It's not the clothes and head covering in France or elsewhere. That's just a symptom. The targeting of Jews, the desecration of cemetaries, the virulent anti-Americansism, all propagated by extreme Muslim fundamentalists. It's only beginning....

It's not the clothes that are the issue, it's the teaching of hatred, the fostering of hatred, the furthering of hatred. That's where the Muslim extremists moving into France are different from the other examples, including the Sikhs, that you mention.

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To: Hawkmoon who wrote (3329)1/16/2004 3:51:41 AM
   of 3959
Re: 1944 is NOT 1943, Gustave...

1943 was indeed a pivotal year, wasn't it? Judge by yourself:

July 25 [1943]- Mussolini meets with King Victor Emmanuelle. The King expresses to Mussolini that Italy no longer wants war and that he is the most hated man in Italy. Caught off guard, Mussolini responds with an offer of resignation which is accepted by the King. The King then offers Mussolini an armed escort which he accepts. Mussolini did not know that this was actually an arrest. Pietro Badoglio is soon proclaimed the new Prime Minister.

After news of Mussolini's arrest, many fellow Fascist leaders flee Rome. Italians and Germans alike remain silent as the new Badoglio government proclaims that the war will continue. Even with this proclamation, many Italians begin to cheer the ousting of Mussolini. Hundreds of people are ordered shot as Badoglio's government attempts to gain order.


Badoglio soon begins to try and find a way out of the war without Germany knowing. He begins secretive talks with the Allies in the Vatican. General Guiseppe Castellano secretly meets with Allies in Spain and Portugal. The new Italian government offers to assist in the war against Germany, but need Allied reinforcements in Rome before the declaration of war against Germany is delivered. The Allies feel uncomfortable with this offer, because the nature of war calls for a unconditional surrender of the enemy before any real negotiations could be accomplished. To show Italy's good faith, Castellano offers the Allies the German troop placements in Italy along with strengths and weaknesses of key areas.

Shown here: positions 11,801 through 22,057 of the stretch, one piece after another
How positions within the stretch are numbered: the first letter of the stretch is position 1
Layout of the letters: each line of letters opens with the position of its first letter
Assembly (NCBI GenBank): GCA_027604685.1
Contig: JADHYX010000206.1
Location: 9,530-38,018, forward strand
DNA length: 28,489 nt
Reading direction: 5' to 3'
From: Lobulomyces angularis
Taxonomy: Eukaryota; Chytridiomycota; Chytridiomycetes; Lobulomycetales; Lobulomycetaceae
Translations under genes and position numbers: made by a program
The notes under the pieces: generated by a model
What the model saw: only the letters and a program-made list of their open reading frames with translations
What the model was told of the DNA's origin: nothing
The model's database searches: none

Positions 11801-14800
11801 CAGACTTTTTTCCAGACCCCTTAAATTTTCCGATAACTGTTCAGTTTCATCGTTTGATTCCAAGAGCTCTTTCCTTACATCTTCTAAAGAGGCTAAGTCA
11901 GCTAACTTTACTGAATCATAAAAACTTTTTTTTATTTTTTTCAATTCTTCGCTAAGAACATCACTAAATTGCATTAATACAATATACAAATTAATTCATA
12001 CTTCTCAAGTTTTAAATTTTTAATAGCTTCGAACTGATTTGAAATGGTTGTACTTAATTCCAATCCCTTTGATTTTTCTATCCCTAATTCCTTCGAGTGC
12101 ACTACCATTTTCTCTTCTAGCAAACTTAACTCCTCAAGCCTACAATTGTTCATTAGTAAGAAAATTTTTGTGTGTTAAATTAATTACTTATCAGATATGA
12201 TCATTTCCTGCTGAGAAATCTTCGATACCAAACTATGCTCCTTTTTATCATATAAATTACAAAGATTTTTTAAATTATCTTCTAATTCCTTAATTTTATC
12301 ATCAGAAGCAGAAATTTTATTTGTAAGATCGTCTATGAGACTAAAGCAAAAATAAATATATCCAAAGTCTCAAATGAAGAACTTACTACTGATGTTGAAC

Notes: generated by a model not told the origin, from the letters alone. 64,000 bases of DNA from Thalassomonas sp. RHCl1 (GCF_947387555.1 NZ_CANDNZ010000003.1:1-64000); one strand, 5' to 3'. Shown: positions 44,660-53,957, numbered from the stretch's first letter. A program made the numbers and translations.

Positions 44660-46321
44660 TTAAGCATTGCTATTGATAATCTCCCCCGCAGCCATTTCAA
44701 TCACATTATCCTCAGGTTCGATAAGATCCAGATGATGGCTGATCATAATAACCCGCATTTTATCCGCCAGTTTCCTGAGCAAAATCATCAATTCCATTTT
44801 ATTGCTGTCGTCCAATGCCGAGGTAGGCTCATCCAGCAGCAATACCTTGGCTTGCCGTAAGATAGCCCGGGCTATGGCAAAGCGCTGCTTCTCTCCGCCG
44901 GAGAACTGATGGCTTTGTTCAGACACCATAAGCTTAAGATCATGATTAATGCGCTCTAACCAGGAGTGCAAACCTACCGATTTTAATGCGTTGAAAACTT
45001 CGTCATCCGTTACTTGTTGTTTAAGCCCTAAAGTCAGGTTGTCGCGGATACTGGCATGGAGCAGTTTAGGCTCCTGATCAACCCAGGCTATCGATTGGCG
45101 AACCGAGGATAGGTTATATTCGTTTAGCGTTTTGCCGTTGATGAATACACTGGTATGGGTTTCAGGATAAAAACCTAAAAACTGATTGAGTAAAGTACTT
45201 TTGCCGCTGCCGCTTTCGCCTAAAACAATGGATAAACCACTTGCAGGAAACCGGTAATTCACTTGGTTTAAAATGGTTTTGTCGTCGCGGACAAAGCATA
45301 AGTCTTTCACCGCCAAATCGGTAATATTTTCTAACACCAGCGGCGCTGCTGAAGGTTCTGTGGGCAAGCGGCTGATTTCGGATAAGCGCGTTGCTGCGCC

As you can see, the tide of events was turning against the Nazi regime... and the Soviets still had their Red Orchestra spy-network:

Long recognized as one of the most successful (and ruthless) spy networks in history, the Red Orchestra was a group of Soviet cells that operated throughout Germany and occupied Europe until late 1943. The Germans knew of its existence as early as 1941. Yet, it was only after two years of dogged detective work, lucky breaks, interrogation, and betrayals that they were able to silence the Red Orchestra for good. By that time the damage had been done and the Third Reich was facing extinction. Now, The Red Orchestra offers readers a unique opportunity to learn the complete story of Russia's hidden war against Nazi Germany. Vividly recreating a shadowy world of intrigue and espionage in war-torn Europe, The Red Orchestra introduces all the major players and describes spectacular feats of espionage performed right under the Germans' noses.

From Kirkus Reviews

Perhaps the fullest account yet to have appeared of the extraordinary network of Soviet spies in the Second World War known as Die Rote Kapelle--the Red Orchestra. Tarrant, a military advisor and naval historian, clarifies a good deal of the confusion that has existed about the three sectors in which the Orchestra operated: the network in France, Belgium, and Holland; the Berlin network; and the most remarkable of all, the group that operated out of Switzerland, the so-called Lucy Ring, whose sources included Lieut. General Fritz Theile, second- in-command of the German High Command's communications branch, and Baron Colonel Rudolf von Gersdorff, who was eventually to become Chief of Intelligence in one of the army groups on the Eastern front. The first two networks reported extraordinarily sensitive information from key areas of the German bureaucracy, but nothing compared to the work of the Lucy Ring, which gave Stalin the very date of the German attack on Russia, its objectives, and its strength. For reasons that still puzzle historians, Stalin refused to believe this information, but the Russians did not make this mistake a second time. The information that came from the headquarters of the German High Command enabled the Russians to surround the German Sixth Army at Stalingrad and to predict precisely the direction and strength of the German attack in the great tank battle of Kursk. Lucy's sources, writes Tarrant, ``were to cost the Germans the war on the Eastern Front.''

Most of the German officers were executed for their involvement in the 1944 Bomb Plot against Hitler, and the Swiss closed down the Lucy Ring, but by that time the fate of the Nazis was sealed. Using mostly secondary sources, but economically and vividly, Tarrant traces the rise and achievements of one of the most successful spy rings in history and the grim fate (imprisonment, torture, and execution) of some of its operatives. -- Copyright ©1996, Kirkus Associates, LP. All rights reserved.